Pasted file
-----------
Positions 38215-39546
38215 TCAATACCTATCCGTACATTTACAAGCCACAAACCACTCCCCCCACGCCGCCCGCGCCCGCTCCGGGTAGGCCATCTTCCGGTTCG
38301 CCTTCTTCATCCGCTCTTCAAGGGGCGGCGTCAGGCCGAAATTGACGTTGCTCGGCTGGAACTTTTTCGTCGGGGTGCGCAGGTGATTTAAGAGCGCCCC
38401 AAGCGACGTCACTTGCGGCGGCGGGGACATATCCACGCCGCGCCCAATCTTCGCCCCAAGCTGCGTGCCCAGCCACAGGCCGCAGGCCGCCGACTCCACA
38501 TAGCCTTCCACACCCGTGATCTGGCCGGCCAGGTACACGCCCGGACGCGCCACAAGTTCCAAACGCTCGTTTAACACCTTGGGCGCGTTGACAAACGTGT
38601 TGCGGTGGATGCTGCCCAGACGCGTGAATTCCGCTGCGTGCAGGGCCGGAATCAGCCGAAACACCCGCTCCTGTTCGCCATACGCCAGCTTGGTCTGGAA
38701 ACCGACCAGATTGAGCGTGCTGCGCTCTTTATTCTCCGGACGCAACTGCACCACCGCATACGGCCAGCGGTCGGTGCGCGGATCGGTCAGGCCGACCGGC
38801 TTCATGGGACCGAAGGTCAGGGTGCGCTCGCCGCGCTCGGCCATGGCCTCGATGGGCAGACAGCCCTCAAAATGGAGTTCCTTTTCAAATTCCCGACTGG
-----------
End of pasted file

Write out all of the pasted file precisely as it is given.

Positions 38215-39546
38215 TCAATACCTATCCGTACATTTACAAGCCACAAACCACTCCCCCCACGCCGCCCGCGCCCGCTCCGGGTAGGCCATCTTCCGGTTCG
38301 CCTTCTTCATCCGCTCTTCAAGGGGCGGCGTCAGGCCGAAATTGACGTTGCTCGGCTGGAACTTTTTCGTCGGGGTGCGCAGGTGATTTAAGAGCGCCCC
38401 AAGCGACGTCACTTGCGGCGGCGGGGACATATCCACGCCGCGCCCAATCTTCGCCCCAAGCTGCGTGCCCAGCCACAGGCCGCAGGCCGCCGACTCCACA
38501 TAGCCTTCCACACCCGTGATCTGGCCGGCCAGGTACACGCCCGGACGCGCCACAAGTTCCAAACGCTCGTTTAACACCTTGGGCGCGTTGACAAACGTGT
38601 TGCGGTGGATGCTGCCCAGACGCGTGAATTCCGCTGCGTGCAGGGCCGGAATCAGCCGAAACACCCGCTCCTGTTCGCCATACGCCAGCTTGGTCTGGAA
38701 ACCGACCAGATTGAGCGTGCTGCGCTCTTTATTCTCCGGACGCAACTGCACCACCGCATACGGCCAGCGGTCGGTGCGCGGATCGGTCAGGCCGACCGGC
38801 TTCATGGGACCGAAGGTCAGGGTGCGCTCGCCGCGCTCGGCCATGGCCTCGATGGGCAGACAGCCCTCAAAATGGAGTTCCTTTTCAAATTCCCGACTGG